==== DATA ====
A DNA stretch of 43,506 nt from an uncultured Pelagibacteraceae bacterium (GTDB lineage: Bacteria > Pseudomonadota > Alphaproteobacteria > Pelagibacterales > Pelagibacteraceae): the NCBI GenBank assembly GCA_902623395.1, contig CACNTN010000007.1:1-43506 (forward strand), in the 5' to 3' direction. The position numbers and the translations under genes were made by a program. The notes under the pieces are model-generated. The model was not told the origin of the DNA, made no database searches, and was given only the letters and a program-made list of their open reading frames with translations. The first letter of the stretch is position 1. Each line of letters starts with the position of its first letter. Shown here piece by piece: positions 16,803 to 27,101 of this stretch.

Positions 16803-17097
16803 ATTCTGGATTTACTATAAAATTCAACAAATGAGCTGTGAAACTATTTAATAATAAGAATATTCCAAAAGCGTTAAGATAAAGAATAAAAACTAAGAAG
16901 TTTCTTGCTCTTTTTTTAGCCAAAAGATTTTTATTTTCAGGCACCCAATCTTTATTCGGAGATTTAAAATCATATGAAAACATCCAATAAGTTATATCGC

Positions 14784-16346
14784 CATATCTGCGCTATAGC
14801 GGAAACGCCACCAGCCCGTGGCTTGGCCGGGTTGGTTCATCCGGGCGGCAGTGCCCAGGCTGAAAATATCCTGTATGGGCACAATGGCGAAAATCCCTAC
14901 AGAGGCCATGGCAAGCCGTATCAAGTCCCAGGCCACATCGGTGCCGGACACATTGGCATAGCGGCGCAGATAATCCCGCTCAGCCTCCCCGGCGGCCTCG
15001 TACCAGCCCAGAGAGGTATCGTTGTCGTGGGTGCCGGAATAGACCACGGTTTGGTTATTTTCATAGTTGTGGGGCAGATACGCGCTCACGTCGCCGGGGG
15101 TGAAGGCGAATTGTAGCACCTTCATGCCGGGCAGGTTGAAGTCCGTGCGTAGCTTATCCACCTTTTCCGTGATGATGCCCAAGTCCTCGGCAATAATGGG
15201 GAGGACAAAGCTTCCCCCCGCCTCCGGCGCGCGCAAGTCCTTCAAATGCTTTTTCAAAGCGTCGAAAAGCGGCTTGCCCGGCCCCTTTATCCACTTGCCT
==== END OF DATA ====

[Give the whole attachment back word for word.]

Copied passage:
A DNA stretch of 43,506 nt from an uncultured Pelagibacteraceae bacterium (GTDB lineage: Bacteria > Pseudomonadota > Alphaproteobacteria > Pelagibacterales > Pelagibacteraceae): the NCBI GenBank assembly GCA_902623395.1, contig CACNTN010000007.1:1-43506 (forward strand), in the 5' to 3' direction. The position numbers and the translations under genes were made by a program. The notes under the pieces are model-generated. The model was not told the origin of the DNA, made no database searches, and was given only the letters and a program-made list of their open reading frames with translations. The first letter of the stretch is position 1. Each line of letters starts with the position of its first letter. Shown here piece by piece: positions 16,803 to 27,101 of this stretch.

Positions 16803-17097
16803 ATTCTGGATTTACTATAAAATTCAACAAATGAGCTGTGAAACTATTTAATAATAAGAATATTCCAAAAGCGTTAAGATAAAGAATAAAAACTAAGAAG
16901 TTTCTTGCTCTTTTTTTAGCCAAAAGATTTTTATTTTCAGGCACCCAATCTTTATTCGGAGATTTAAAATCATATGAAAACATCCAATAAGTTATATCGC

Positions 14784-16346
14784 CATATCTGCGCTATAGC
14801 GGAAACGCCACCAGCCCGTGGCTTGGCCGGGTTGGTTCATCCGGGCGGCAGTGCCCAGGCTGAAAATATCCTGTATGGGCACAATGGCGAAAATCCCTAC
14901 AGAGGCCATGGCAAGCCGTATCAAGTCCCAGGCCACATCGGTGCCGGACACATTGGCATAGCGGCGCAGATAATCCCGCTCAGCCTCCCCGGCGGCCTCG
15001 TACCAGCCCAGAGAGGTATCGTTGTCGTGGGTGCCGGAATAGACCACGGTTTGGTTATTTTCATAGTTGTGGGGCAGATACGCGCTCACGTCGCCGGGGG
15101 TGAAGGCGAATTGTAGCACCTTCATGCCGGGCAGGTTGAAGTCCGTGCGTAGCTTATCCACCTTTTCCGTGATGATGCCCAAGTCCTCGGCAATAATGGG
15201 GAGGACAAAGCTTCCCCCCGCCTCCGGCGCGCGCAAGTCCTTCAAATGCTTTTTCAAAGCGTCGAAAAGCGGCTTGCCCGGCCCCTTTATCCACTTGCCT